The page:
It’s now under a month until I head off to Ecuador for Manchester’s Tropical Ecology field course, and I’ve been pulling out my field gear to check everything’s in order. Demonstrating on field courses can sometimes get pretty stressful- between praying that your chosen project species will be having a good year and hasn’t chosen to desert the field site entirely and frantically explaining how to interpret statistics 20 minutes before a hand in deadline, things can feel a bit fraught. But there are also times when you’ll be sitting there with a G&T and one of the students calls you over to see a particularly awesome insect, and you remember that it’s one of the greatest jobs in the world.
These pictures of a mantis were taken on one of those occasions- it had truly amazing camouflage (I mean, just look at the leaf wings. They have veins for god’s sake) and we spent a while admiring its raptorial front legs and huge eyes. Mantids have an unnerving way of always seeming to keep track of you, but I’ve just found out that this is the result of an optical illusion that creates a ‘pseudopupil’. Like many insects they have compound eyes, which are made up of units called omnatidia. When you look at them head on the ommatidia absorb light, but those at the side reflect light- thus creating the tracking effect. Another mystery solved by the wonders of science. Amazing eh?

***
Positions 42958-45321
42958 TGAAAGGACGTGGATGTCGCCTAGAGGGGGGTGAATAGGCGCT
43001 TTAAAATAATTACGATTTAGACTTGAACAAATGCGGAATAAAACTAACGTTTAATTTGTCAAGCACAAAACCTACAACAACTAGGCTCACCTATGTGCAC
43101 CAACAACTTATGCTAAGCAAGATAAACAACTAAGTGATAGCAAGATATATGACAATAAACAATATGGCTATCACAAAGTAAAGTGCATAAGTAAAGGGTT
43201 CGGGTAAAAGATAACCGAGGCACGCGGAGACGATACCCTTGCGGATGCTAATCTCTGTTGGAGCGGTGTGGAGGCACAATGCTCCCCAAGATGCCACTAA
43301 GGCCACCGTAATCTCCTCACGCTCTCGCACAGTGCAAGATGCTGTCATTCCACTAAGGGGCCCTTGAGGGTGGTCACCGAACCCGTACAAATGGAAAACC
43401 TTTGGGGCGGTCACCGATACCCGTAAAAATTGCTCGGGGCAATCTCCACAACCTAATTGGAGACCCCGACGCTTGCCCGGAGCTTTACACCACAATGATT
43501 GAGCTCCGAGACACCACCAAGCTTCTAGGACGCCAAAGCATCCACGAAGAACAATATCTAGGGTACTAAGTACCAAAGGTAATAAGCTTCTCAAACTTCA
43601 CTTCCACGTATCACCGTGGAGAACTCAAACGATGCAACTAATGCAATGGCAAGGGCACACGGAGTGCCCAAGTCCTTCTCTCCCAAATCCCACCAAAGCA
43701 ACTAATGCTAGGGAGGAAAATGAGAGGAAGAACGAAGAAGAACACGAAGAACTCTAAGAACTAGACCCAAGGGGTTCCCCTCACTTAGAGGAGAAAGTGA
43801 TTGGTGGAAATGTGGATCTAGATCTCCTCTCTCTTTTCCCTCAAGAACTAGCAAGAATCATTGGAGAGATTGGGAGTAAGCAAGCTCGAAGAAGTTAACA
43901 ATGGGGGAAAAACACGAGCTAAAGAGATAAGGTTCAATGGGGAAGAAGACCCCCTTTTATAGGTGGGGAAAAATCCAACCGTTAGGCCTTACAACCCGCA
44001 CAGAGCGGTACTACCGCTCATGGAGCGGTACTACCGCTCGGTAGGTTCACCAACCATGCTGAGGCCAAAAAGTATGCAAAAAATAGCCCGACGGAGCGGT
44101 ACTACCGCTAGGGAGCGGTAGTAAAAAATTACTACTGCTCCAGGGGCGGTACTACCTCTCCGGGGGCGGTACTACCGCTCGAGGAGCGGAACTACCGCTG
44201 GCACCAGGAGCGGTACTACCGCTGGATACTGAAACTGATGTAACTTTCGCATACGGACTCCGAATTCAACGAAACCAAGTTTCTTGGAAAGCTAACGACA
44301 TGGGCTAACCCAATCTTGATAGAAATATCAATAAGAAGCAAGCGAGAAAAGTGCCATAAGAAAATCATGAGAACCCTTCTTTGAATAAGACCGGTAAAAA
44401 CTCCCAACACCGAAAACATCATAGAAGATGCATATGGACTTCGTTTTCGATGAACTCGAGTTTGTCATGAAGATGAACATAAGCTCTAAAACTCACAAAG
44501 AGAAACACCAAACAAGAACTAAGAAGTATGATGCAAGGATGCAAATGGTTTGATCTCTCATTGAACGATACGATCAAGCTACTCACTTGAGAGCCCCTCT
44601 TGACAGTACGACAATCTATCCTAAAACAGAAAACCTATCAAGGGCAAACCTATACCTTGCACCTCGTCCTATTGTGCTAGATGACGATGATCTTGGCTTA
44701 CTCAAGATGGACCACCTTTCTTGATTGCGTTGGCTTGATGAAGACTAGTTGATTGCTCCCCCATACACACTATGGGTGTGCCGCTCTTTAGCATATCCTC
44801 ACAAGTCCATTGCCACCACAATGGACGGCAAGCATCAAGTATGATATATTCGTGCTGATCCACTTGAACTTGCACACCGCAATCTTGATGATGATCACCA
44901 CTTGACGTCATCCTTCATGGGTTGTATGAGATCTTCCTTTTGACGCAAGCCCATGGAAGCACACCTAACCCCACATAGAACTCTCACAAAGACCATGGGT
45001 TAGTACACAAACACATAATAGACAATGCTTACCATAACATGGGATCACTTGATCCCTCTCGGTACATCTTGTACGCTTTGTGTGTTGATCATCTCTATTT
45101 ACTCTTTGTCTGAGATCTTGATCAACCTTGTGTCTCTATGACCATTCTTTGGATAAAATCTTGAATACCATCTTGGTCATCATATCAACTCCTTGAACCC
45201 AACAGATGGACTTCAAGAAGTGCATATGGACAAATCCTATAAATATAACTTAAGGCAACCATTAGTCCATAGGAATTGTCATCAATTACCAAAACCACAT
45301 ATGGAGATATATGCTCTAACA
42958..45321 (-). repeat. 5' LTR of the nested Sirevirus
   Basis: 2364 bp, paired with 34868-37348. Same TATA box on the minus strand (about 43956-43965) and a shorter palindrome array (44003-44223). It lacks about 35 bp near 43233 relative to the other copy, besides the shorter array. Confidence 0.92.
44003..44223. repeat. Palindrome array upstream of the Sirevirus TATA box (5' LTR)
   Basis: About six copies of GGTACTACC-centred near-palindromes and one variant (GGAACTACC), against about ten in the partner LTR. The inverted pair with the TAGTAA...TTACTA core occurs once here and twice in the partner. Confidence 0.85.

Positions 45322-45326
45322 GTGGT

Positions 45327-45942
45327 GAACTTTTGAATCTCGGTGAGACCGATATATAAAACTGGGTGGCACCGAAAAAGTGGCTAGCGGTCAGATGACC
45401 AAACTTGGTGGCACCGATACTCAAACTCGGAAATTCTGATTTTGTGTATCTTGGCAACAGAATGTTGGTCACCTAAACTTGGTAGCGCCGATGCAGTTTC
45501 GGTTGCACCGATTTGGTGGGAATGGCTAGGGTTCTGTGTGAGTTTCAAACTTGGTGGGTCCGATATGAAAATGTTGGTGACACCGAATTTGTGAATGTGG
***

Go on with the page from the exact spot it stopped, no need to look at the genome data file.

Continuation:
Hopefully we’ll see a good few species on this year’s trip- or, even better, one of my holy grail insects- a mantispid, who look like a wasp crossed with a mantis but are actually neither (they belong to the neuroptera, so are more closely related to things like lacewings and antlions). A girl can dream.